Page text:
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Indigenous Parent Action Committee welcomes families back

Indigenous Parent Action Committee welcomes families backParents, families and students gathered at Eastridge Community Elementary School on September 25 to connect and celebrate the second year of the Indigenous Parent Action Committee (IPAC). 

The IPAC was created in the 2020-21 school year to provide support and amplify the voices of the Indigenous members of the district’s community. The Cherry Creek School District is home to more than 300 students and families who identify as Central, North or South American Indian and/or Alaskan Native. There are also more than 190 Native Hawaiian/Pacific Islander families and more than 2,000 students who identify as multi-race in one of the above groups.

Dr. Aspen Lakota Rendon, who serves as a partner in the Office of Equity, Culture and Community Engagement, said that the committee’s focus was to create partnerships, identify challenges and affirm Indigenous students' presence, brilliance and cultural identities. IPAC works directly with district leadership and forms cross-district partnerships.

“Education is about mirrors and windows,” Rendon stated. “A mirror enables us to examine our own identity, reflect on our culture and see what is possible within ourselves. The window offers a resource to view others’ experiences and for others to see and accept our Native identities. A window lets us see what is possible in the world. With this mutual respect, we can ensure that representation and support are present because they are critical for our students who have not always been seen and served.”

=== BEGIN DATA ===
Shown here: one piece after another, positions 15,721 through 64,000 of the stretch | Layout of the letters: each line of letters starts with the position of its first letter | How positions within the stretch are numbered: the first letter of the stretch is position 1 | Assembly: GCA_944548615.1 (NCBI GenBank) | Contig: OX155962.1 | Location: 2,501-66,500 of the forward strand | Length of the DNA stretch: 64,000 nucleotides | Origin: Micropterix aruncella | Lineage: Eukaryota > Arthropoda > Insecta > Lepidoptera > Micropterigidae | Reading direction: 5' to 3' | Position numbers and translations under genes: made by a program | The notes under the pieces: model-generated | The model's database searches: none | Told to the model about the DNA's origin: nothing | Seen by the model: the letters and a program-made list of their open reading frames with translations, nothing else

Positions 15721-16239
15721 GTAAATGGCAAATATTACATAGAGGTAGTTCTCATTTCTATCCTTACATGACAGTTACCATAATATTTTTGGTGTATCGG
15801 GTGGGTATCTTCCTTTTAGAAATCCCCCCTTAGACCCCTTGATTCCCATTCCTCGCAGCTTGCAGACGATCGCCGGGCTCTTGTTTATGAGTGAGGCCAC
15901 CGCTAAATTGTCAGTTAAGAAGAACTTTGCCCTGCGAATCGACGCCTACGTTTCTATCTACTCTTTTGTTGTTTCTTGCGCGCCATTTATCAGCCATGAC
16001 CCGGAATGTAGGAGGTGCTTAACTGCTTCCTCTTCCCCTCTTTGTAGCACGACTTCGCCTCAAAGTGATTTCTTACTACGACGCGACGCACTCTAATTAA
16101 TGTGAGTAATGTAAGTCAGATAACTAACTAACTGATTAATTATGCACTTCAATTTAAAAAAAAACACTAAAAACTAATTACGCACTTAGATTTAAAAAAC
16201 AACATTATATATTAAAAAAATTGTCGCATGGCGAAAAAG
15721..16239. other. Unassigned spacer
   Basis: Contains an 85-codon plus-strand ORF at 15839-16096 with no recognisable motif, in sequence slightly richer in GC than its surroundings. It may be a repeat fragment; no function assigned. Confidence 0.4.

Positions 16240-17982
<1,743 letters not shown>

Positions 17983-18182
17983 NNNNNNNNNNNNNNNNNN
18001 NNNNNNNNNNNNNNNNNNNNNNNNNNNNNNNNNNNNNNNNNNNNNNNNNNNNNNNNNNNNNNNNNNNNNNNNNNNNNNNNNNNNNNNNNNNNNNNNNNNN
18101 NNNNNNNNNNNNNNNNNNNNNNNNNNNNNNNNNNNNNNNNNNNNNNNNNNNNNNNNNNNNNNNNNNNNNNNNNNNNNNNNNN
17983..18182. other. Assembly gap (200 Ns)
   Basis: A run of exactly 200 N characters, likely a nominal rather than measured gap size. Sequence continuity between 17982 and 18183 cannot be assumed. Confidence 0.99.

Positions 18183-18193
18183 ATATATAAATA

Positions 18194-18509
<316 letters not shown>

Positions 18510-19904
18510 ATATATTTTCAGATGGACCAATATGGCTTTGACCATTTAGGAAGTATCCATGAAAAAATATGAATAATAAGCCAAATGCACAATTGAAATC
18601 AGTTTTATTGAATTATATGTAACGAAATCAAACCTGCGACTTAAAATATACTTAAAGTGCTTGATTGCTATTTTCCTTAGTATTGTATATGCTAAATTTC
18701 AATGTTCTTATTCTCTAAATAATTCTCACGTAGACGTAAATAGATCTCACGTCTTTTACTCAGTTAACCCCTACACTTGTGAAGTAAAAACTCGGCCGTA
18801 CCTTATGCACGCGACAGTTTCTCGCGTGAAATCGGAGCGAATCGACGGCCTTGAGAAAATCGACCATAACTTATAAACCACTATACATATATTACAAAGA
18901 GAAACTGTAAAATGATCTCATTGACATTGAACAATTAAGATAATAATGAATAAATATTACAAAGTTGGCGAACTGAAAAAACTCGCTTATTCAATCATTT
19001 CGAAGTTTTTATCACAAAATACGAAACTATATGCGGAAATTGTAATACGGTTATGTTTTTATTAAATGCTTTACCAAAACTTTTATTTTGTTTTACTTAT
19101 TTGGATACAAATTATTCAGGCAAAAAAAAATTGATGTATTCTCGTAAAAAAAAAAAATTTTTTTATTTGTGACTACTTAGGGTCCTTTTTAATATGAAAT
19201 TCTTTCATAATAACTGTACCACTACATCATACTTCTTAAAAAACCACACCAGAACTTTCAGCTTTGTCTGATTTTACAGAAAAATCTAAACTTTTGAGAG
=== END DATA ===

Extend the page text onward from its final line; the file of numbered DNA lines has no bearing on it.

This school year, IPAC plans to expand their monthly cultural events, continue collaborating with surrounding school district communities and grow the Indigenous graduation celebration that began last year.

Indigenous Parent Action Committee welcomes families backSavannah Blea, a teacher at Eastridge Community Elementary School, said the IPAC work is empowering because it allows the community to successfully bridge culture, traditions and values to positively support our youth. 

“I’m looking forward to successfully partnering with families and the community,” Blea shared. “I hope we can encourage others to join this committee, giving our community the opportunity to build relationships with students and staff to drive academic excellence.”

Angela Bibens, one of the committee members, joined IPAC because it is welcoming and inclusive to all Indigenous students and families within Cherry Creek Schools, regardless of tribal enrollment status.

“Uplifting and supporting Indigenous students is important because our biggest fight is always for visibility,” Bibens said. “The story is that we are relics of the past and nothing could be further from the truth. We are seeing a sea change with Indigenous creativity, activism and joy. IPAC gives parents a voice to ensure our students feel included and not erased.”


Posted 9/30/21